Termination of Employment Contract
When and how can my employer dismiss me?
Prospect of dismissal makes almost every employee nervous. But not every contract termination is legally valid. It is, therefore, crucial that you understand your rights and know what to do upon dismissal or in case you decide to quit your job.
What do I need to know?
In principle, workers in Germany enjoy substantial protection against dismissal. If you have been working in a company with more than ten employees for more than six months, you cannot simply be dismissed. To fire you, your employer needs one of the following reasons:
- Operational reasons: If your company receives fewer orders and, therefore, can no longer pay all employees, you may be dismissed.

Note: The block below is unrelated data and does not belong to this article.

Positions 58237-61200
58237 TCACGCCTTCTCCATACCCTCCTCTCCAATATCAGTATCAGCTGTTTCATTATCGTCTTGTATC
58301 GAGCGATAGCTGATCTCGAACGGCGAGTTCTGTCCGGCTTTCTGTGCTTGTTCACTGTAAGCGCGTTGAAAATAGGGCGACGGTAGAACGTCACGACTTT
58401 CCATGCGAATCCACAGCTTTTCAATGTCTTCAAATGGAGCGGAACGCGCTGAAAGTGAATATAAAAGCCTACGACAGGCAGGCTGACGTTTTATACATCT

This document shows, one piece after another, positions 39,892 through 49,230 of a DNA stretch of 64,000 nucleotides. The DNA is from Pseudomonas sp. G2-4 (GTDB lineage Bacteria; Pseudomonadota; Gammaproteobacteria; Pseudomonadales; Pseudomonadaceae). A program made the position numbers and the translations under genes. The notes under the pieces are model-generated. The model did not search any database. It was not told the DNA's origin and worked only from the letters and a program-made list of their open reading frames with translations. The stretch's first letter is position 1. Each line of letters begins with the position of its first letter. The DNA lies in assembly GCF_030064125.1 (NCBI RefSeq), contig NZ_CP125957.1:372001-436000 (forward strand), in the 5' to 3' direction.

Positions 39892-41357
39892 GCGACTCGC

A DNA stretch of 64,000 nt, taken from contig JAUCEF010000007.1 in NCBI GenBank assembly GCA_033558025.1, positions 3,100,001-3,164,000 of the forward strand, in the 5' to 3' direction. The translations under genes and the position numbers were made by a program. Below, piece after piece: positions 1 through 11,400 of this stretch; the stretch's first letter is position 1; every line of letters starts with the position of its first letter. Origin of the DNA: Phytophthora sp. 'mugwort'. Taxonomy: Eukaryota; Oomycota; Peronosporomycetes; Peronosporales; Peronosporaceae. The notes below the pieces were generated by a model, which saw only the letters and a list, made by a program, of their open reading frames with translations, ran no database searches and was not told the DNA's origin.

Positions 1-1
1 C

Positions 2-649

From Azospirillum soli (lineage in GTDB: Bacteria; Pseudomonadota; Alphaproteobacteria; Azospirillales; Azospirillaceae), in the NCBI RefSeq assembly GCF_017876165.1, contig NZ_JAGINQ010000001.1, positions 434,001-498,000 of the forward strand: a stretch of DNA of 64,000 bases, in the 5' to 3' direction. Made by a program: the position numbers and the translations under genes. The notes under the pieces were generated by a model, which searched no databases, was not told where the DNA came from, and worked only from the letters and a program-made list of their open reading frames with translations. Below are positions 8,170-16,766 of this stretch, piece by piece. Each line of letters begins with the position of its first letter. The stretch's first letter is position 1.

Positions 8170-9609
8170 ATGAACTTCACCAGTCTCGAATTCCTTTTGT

- Worker's conducts: You may be dismissed due to, e.g. cheating or stealing from your employer, insulting or harassing your colleagues, missing work without valid justification, surfing the internet at work or violating the company regulations.
- Personal reasons: If you are no longer able to do your job due to your individual condition or situation, you can be dismissed- for instance, if you are ill for a very long time or in case you lose your work permit.
Important: Employers are not allowed to dismiss you because of your age, gender, sexual orientation, religion, origin or alike.
Regular termination must meet the following requirements:
- It must be communicated in writing.
- The period of cancellation (or "Kündigungsfrist", which is usually mentioned in your contract) must be observed. If you cannot find it specified in your contract, the statutory period of cancellation designated in §622 BGB applies to you. The statutory deadline depends on the duration of your employment. The longer you have been in your company, the longer your notice period.